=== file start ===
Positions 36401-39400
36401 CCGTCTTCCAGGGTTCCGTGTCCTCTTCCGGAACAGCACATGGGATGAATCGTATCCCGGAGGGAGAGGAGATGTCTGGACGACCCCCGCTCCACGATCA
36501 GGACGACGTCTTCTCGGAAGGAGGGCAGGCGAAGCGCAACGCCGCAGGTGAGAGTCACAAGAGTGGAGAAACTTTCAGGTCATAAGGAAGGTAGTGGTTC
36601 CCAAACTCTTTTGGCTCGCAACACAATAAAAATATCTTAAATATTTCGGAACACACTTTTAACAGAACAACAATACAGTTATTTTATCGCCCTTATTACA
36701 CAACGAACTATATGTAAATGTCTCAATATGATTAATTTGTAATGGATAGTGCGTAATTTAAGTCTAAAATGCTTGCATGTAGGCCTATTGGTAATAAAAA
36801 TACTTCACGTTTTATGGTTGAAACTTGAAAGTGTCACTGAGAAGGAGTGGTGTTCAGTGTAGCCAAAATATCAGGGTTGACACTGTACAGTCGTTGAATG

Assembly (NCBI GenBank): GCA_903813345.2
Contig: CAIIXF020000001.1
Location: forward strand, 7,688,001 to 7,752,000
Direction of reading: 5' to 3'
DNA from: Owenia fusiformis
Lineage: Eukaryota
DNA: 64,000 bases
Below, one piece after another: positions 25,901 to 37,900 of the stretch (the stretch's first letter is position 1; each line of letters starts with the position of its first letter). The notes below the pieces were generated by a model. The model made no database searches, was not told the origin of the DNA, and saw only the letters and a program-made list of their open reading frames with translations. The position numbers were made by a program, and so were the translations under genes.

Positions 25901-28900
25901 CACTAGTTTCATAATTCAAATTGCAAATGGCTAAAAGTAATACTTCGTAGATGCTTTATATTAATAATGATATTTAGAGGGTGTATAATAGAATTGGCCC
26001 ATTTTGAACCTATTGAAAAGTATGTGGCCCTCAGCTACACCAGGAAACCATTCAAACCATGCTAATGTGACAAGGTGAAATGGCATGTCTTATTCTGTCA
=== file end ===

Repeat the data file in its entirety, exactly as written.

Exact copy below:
Positions 36401-39400
36401 CCGTCTTCCAGGGTTCCGTGTCCTCTTCCGGAACAGCACATGGGATGAATCGTATCCCGGAGGGAGAGGAGATGTCTGGACGACCCCCGCTCCACGATCA
36501 GGACGACGTCTTCTCGGAAGGAGGGCAGGCGAAGCGCAACGCCGCAGGTGAGAGTCACAAGAGTGGAGAAACTTTCAGGTCATAAGGAAGGTAGTGGTTC
36601 CCAAACTCTTTTGGCTCGCAACACAATAAAAATATCTTAAATATTTCGGAACACACTTTTAACAGAACAACAATACAGTTATTTTATCGCCCTTATTACA
36701 CAACGAACTATATGTAAATGTCTCAATATGATTAATTTGTAATGGATAGTGCGTAATTTAAGTCTAAAATGCTTGCATGTAGGCCTATTGGTAATAAAAA
36801 TACTTCACGTTTTATGGTTGAAACTTGAAAGTGTCACTGAGAAGGAGTGGTGTTCAGTGTAGCCAAAATATCAGGGTTGACACTGTACAGTCGTTGAATG

Assembly (NCBI GenBank): GCA_903813345.2
Contig: CAIIXF020000001.1
Location: forward strand, 7,688,001 to 7,752,000
Direction of reading: 5' to 3'
DNA from: Owenia fusiformis
Lineage: Eukaryota
DNA: 64,000 bases
Below, one piece after another: positions 25,901 to 37,900 of the stretch (the stretch's first letter is position 1; each line of letters starts with the position of its first letter). The notes below the pieces were generated by a model. The model made no database searches, was not told the origin of the DNA, and saw only the letters and a program-made list of their open reading frames with translations. The position numbers were made by a program, and so were the translations under genes.

Positions 25901-28900
25901 CACTAGTTTCATAATTCAAATTGCAAATGGCTAAAAGTAATACTTCGTAGATGCTTTATATTAATAATGATATTTAGAGGGTGTATAATAGAATTGGCCC
26001 ATTTTGAACCTATTGAAAAGTATGTGGCCCTCAGCTACACCAGGAAACCATTCAAACCATGCTAATGTGACAAGGTGAAATGGCATGTCTTATTCTGTCA